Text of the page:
Of the nine out-of-state programs Maryland plans to use for its toughest juvenile offenders when it closes the Charles H. Hickey Jr. School, only two are locked, highly secure facilities aimed at such youths – and one of them is already full for the next year, reports the Baltimore Sun. The Maryland Department of Juvenile Services has said the programs in other states would temporarily provide a secure setting for hardened juvenile offenders until Maryland can develop such centers here. A key legislator and a juvenile judge were disturbed to learn that the department chose mostly programs with open campuses. Baltimore County Circuit Judge Kathleen Cox said youths with extensive criminal histories often need to be held in highly secure facilities for their safety and to protect the public.m She said she would not be comfortable sending such youths to unlocked programs.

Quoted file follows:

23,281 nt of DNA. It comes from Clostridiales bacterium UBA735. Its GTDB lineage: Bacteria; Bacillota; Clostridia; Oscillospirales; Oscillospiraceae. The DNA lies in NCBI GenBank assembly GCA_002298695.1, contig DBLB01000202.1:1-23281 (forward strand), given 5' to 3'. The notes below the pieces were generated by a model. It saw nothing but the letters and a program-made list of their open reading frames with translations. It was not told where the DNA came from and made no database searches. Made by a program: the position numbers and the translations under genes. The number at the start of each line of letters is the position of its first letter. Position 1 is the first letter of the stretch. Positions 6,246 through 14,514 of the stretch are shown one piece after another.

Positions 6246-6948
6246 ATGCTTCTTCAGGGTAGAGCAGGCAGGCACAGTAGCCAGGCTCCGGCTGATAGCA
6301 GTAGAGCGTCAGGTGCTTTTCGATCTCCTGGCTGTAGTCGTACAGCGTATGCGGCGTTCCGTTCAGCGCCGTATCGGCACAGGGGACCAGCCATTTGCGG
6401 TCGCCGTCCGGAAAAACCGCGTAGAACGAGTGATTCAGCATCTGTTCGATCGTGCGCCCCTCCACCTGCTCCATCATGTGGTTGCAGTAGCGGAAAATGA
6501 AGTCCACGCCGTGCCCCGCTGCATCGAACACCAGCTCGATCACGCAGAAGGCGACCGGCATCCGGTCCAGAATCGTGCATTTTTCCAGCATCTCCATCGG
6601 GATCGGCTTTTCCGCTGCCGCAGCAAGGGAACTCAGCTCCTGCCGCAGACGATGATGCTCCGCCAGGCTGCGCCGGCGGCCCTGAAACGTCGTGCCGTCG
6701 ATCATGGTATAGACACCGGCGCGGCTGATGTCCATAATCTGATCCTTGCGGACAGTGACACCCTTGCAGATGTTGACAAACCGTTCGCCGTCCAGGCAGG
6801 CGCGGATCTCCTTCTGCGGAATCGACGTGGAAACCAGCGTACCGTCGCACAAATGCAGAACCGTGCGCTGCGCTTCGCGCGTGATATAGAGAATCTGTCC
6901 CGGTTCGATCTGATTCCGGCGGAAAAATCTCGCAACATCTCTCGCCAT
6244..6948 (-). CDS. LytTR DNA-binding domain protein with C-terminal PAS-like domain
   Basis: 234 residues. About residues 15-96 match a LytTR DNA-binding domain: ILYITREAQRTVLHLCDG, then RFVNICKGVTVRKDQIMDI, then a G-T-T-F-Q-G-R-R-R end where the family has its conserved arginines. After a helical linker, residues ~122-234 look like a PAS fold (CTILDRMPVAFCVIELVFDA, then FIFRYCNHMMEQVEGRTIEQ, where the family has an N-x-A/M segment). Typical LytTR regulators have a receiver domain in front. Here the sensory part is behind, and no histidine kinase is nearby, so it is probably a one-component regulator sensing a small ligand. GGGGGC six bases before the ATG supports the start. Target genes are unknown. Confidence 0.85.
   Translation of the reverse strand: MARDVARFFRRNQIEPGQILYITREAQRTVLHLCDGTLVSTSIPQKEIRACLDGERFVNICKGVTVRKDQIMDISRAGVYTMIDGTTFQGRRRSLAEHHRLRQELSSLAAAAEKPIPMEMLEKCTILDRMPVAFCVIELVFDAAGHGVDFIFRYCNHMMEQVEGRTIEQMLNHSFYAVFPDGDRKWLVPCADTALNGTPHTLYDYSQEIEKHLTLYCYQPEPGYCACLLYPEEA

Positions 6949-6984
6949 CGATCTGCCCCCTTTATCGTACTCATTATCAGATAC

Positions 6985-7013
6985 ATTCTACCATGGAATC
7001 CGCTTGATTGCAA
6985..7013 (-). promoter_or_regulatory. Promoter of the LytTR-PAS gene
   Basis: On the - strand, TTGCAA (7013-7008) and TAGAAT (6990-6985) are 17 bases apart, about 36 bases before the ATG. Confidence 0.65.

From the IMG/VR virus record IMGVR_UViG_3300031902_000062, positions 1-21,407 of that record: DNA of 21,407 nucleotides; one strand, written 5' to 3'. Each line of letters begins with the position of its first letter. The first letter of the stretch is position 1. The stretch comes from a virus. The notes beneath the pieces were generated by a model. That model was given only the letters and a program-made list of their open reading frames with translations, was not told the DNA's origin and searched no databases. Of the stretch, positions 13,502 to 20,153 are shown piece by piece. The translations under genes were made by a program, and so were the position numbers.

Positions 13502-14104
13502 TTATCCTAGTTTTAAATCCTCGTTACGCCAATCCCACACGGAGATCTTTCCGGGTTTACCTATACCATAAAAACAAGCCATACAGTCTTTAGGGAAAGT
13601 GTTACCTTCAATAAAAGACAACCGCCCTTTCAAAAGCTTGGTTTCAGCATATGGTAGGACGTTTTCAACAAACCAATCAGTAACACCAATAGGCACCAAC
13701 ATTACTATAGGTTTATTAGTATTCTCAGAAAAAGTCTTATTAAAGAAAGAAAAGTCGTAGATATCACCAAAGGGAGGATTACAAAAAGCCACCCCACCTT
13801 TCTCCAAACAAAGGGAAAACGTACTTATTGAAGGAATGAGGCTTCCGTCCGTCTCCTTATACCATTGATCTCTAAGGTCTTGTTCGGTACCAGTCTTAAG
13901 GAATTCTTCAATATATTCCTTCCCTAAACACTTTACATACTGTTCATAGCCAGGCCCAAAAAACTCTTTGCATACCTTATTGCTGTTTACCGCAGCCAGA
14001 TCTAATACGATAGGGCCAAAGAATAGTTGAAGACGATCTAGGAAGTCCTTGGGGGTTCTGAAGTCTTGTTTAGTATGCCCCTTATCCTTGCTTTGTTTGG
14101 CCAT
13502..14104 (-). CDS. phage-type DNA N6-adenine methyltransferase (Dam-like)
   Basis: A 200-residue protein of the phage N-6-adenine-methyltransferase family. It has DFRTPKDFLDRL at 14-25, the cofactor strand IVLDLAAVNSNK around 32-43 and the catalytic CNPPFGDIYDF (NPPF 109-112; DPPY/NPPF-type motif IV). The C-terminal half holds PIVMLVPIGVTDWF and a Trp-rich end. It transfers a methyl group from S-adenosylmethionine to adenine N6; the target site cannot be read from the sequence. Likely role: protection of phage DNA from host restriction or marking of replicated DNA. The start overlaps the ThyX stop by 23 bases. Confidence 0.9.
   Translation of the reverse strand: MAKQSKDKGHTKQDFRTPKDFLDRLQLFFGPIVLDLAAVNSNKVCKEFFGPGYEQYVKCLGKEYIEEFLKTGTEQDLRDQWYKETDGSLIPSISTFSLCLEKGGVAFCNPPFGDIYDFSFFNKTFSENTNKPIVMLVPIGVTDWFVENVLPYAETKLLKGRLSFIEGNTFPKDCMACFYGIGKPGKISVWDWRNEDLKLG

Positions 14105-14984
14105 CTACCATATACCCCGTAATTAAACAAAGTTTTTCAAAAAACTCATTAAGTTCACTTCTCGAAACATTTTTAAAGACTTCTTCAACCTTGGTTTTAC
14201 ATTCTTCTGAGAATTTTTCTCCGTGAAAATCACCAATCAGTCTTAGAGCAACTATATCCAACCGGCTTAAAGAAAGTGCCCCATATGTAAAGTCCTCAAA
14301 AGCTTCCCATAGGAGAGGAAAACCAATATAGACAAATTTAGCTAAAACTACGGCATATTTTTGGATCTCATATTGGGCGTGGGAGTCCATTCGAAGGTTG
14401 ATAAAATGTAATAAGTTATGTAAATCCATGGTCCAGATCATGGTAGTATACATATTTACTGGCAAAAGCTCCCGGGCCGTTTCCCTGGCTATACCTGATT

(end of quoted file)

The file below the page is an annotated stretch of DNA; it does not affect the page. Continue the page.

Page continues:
Delmas Wood, an assistant secretary of juvenile services, said officials believe that the programs can safely and successfully handle most Hickey youths without keeping them behind fences and locked doors. He said the unlocked programs are classified as “staff secure,” meaning they rely on staff to ensure residents don’t flee. The 144-bed secure program at Hickey is due to close next month. Hickey houses youths who have committed offenses such as attempted murder, carjacking, armed robbery, and assault.